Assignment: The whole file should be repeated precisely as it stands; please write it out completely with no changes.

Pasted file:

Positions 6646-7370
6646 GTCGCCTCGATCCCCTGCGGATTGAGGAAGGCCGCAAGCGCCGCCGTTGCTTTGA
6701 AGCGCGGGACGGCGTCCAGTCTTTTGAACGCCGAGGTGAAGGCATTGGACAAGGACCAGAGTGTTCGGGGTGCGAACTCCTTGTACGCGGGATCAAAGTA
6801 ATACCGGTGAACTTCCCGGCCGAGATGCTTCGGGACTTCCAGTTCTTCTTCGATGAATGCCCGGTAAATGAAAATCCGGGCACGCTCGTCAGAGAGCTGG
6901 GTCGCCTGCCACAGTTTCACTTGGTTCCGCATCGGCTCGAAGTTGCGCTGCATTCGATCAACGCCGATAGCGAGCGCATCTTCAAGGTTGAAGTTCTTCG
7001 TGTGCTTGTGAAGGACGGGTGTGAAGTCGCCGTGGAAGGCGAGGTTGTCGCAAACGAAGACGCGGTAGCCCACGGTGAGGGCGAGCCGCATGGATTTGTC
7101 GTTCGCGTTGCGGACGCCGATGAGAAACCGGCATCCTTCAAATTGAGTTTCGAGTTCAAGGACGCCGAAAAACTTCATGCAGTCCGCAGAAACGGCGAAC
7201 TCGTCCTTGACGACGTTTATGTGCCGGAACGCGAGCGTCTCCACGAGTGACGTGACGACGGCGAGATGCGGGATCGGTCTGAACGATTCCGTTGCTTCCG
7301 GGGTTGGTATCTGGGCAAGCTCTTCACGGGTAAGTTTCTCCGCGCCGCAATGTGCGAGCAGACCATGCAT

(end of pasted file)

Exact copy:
Positions 6646-7370
6646 GTCGCCTCGATCCCCTGCGGATTGAGGAAGGCCGCAAGCGCCGCCGTTGCTTTGA
6701 AGCGCGGGACGGCGTCCAGTCTTTTGAACGCCGAGGTGAAGGCATTGGACAAGGACCAGAGTGTTCGGGGTGCGAACTCCTTGTACGCGGGATCAAAGTA
6801 ATACCGGTGAACTTCCCGGCCGAGATGCTTCGGGACTTCCAGTTCTTCTTCGATGAATGCCCGGTAAATGAAAATCCGGGCACGCTCGTCAGAGAGCTGG
6901 GTCGCCTGCCACAGTTTCACTTGGTTCCGCATCGGCTCGAAGTTGCGCTGCATTCGATCAACGCCGATAGCGAGCGCATCTTCAAGGTTGAAGTTCTTCG
7001 TGTGCTTGTGAAGGACGGGTGTGAAGTCGCCGTGGAAGGCGAGGTTGTCGCAAACGAAGACGCGGTAGCCCACGGTGAGGGCGAGCCGCATGGATTTGTC
7101 GTTCGCGTTGCGGACGCCGATGAGAAACCGGCATCCTTCAAATTGAGTTTCGAGTTCAAGGACGCCGAAAAACTTCATGCAGTCCGCAGAAACGGCGAAC
7201 TCGTCCTTGACGACGTTTATGTGCCGGAACGCGAGCGTCTCCACGAGTGACGTGACGACGGCGAGATGCGGGATCGGTCTGAACGATTCCGTTGCTTCCG
7301 GGGTTGGTATCTGGGCAAGCTCTTCACGGGTAAGTTTCTCCGCGCCGCAATGTGCGAGCAGACCATGCAT